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Jewish Journal

The Jewish connection to stem cell research

by Michelle Chernak

July 23, 2014 | 11:31 am

<em>Silviu Itescu</em>

Silviu Itescu

More than a decade ago, Silviu Itescu and Michael Schuster were conducting research in a laboratory at Columbia University and made a discovery involving a type of human stem cell that could be used to treat rats during a heart attack. 

The revolutionary finding demonstrated the power of the stem cell to help heal human medical conditions and led to the formation of Mesoblast, which identifies itself as the largest biotechnology regenerative medicine company in the industry. 

“It was clear that there was a major opportunity based on results we found, and it was also clear that if we wanted to take stem cells to clinical development, it would have to be done outside the research and academic environment,” Itescu, the company’s CEO, told the Journal during a visit to Los Angeles last month. 

The child of Holocaust survivors who fled communist Romania with him to Australia in 1965 to escape anti-Semitism, Itescu has been working with his colleagues on a medicinal product targeting major therapeutic areas such as cardiovascular, orthopedic, oncological and autoimmune systems. They are focusing on spinal diseases and working on bone marrow transplant results. 

Stem cells are unspecialized cells that can renew themselves through cell division; they also can become tissue- or organ-specific cells with special functions, according to the National Institutes of Health.

This allows them to help regenerate systems that have become dysfunctional, such as the back or the heart. The product and dosage for each area is different, as there is no uniform formula for the problematic parts. 

“It’s a broad spectrum [we’re covering]. It’s based on understanding the capabilities of our technology, based on understanding how our technology targets different disease stages and understanding where the unmet needs are in those diseases, so [we can] offer a unique benefit that goes over and above what else is out there,” Itescu said.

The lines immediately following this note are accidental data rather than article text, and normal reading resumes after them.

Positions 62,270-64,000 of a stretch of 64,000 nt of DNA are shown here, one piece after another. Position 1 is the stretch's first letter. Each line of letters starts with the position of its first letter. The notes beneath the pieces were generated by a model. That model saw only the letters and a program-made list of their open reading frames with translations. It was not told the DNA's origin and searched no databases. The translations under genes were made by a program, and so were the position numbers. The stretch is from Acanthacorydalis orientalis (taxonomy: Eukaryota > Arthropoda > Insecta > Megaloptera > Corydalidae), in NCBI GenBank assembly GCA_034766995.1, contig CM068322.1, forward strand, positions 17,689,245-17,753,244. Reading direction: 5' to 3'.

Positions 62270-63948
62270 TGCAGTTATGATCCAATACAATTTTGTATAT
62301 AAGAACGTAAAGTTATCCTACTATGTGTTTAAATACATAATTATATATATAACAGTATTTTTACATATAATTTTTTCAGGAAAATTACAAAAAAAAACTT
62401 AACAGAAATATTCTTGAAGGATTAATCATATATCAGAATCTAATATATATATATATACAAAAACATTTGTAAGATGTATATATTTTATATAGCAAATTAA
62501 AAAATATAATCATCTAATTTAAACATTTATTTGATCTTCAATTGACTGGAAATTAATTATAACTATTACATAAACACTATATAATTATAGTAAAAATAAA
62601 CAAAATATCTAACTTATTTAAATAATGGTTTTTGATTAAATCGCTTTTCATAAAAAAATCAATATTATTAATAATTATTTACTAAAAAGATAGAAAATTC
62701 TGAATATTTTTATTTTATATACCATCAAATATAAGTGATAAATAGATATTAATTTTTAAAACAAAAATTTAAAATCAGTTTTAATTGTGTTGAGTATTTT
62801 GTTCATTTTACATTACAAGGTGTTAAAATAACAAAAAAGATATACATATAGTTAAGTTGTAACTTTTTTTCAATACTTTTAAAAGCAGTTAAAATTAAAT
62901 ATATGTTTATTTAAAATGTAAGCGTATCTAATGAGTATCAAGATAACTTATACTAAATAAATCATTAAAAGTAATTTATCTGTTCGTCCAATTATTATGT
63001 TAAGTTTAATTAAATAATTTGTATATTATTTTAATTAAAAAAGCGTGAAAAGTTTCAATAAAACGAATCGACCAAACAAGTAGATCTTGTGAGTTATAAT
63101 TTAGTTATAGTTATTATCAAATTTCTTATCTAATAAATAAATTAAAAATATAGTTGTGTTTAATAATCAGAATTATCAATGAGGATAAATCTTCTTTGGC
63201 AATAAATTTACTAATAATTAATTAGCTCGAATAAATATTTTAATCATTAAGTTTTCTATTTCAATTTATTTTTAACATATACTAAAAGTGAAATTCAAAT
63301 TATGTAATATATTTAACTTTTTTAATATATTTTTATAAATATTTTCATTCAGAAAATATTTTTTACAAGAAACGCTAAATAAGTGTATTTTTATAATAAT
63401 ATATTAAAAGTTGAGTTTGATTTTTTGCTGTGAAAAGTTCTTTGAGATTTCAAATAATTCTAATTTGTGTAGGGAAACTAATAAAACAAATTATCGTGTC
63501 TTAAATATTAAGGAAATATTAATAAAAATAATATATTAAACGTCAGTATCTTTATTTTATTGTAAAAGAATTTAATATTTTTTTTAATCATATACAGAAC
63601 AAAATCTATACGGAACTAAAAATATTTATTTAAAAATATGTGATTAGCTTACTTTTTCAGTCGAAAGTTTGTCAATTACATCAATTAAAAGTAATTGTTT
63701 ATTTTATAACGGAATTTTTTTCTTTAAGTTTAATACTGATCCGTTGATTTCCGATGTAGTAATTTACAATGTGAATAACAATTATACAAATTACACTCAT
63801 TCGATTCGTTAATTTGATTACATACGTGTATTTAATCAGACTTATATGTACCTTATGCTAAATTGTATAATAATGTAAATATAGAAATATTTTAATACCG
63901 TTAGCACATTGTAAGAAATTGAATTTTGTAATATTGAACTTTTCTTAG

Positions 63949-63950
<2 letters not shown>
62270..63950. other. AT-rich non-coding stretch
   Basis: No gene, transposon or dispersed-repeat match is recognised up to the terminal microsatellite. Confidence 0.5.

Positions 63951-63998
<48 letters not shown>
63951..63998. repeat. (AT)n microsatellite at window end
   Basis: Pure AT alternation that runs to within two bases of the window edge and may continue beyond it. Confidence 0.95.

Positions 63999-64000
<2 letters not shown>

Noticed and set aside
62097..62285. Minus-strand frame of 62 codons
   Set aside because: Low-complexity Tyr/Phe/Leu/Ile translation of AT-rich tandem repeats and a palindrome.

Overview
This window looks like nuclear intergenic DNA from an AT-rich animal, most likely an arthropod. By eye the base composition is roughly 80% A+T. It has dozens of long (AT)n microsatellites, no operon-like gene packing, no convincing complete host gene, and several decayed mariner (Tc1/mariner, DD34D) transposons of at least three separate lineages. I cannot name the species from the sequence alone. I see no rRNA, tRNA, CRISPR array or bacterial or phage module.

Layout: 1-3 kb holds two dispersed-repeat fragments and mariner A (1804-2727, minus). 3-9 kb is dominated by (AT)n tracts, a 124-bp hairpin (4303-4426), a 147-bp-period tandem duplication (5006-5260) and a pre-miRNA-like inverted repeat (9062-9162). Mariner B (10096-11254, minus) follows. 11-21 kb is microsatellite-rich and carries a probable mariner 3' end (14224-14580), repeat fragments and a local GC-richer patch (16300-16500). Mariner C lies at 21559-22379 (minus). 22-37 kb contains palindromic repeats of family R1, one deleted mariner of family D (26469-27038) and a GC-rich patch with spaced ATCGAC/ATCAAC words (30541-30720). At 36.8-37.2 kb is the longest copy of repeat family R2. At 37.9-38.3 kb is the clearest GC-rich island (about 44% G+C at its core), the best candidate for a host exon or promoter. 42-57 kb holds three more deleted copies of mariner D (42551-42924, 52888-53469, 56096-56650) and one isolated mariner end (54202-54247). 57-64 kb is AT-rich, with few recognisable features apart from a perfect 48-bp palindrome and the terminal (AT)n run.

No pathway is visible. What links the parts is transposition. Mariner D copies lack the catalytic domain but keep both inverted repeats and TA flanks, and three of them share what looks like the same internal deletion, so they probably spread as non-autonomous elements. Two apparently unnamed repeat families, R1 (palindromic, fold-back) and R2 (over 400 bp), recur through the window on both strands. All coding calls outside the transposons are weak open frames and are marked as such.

The Food and Drug Administration requires approval for each phase of clinical trials in order to move forward with the execution process for the stem cell drugs Mesoblast is creating. The company was approved for Phase 2 studies earlier this year, with clinical trials in the United States for treatment based on mesenchymal precursor cells. The next step is to get approval for Phase 3, in which clinical trials would take place in the U.S. and abroad. 

Steven Peckman, associate director of the Eli and Edythe Broad Center of Regenerative Medicine and Stem Cell Research at UCLA, said the possibilities with stem cell research are exciting.

“Stem cells can have a dramatic impact on society,” he said. “If you could develop stem cell treatment that would cure cancer or HIV or [be] able to regenerate a healthy heart from a damaged heart, I’d say you’d have an incredible impact. It has the potential to change the practice of medicine where we use the body’s own cells to cure and treat disease.” 

When Mesoblast was first getting started in the post-Sept. 11 world, Itescu said it was difficult to get venture capital funding in the United States. He added that the U.S. was “really in a very negative situation for innovative, new things,” resulting in the company’s debut in Australia. 

The initial clinical data allowed Mesoblast to bring in commercial and pharmaceutical partners, which helped raise more capital to strengthen its capabilities. One of its biggest partners is Teva, an Israeli pharmaceutical company focused on neurological diseases.

“It happened for commercial reasons because it made commercial sense,” Itescu said of the partnership. “As a Jew, I certainly am pleased and have an affinity for a strong, commercially focused Israeli company, but first and foremost is their real expertise in real neurological disease.” 

Other partners are in the United States and abroad, including some in Singapore and Japan. 

“We’ve matured and grown, we’ve had to change culture in the company, so we’re no longer a small startup,” Itescu said. “We still have to be fairly hungry and innovative, but we’ve got to have more experience [and] executional ability.”

Mesoblast’s work has garnered Itescu invitations to speak at conferences across the globe. Last month, he participated in the Israstem conference in Israel for research on stem cell therapy and then attended the Goldman Sachs Global Healthcare Conference in Orange County. 

Itescu has been recognized for his achievements, including receiving the inaugural Key Innovation award from the Pontifical Council for Culture and the Stem for Life Foundation in Vatican City in April 2013.

Mesoblast has remained an Australian public company, with its footprint in the United States. At around 120 employees — more than two-thirds of them in the U.S. — they have $240 million in the bank “to do real programs,” Itescu said. 

For the past 10 years, Mesoblast has kept the same goal: taking a technology believed to have the opportunity to create new medicines with a completely different mode of action, according to Itescu, to meet the needs that available drugs cannot. 

“We’re almost there. We’re at the finish line,” Itescu said. 

Over the next couple of years, he said, Mesoblast hopes to be the first company to launch a stem cell product on the American market. 

“We’re very close,” Itescu said. “But we’ll get there.”

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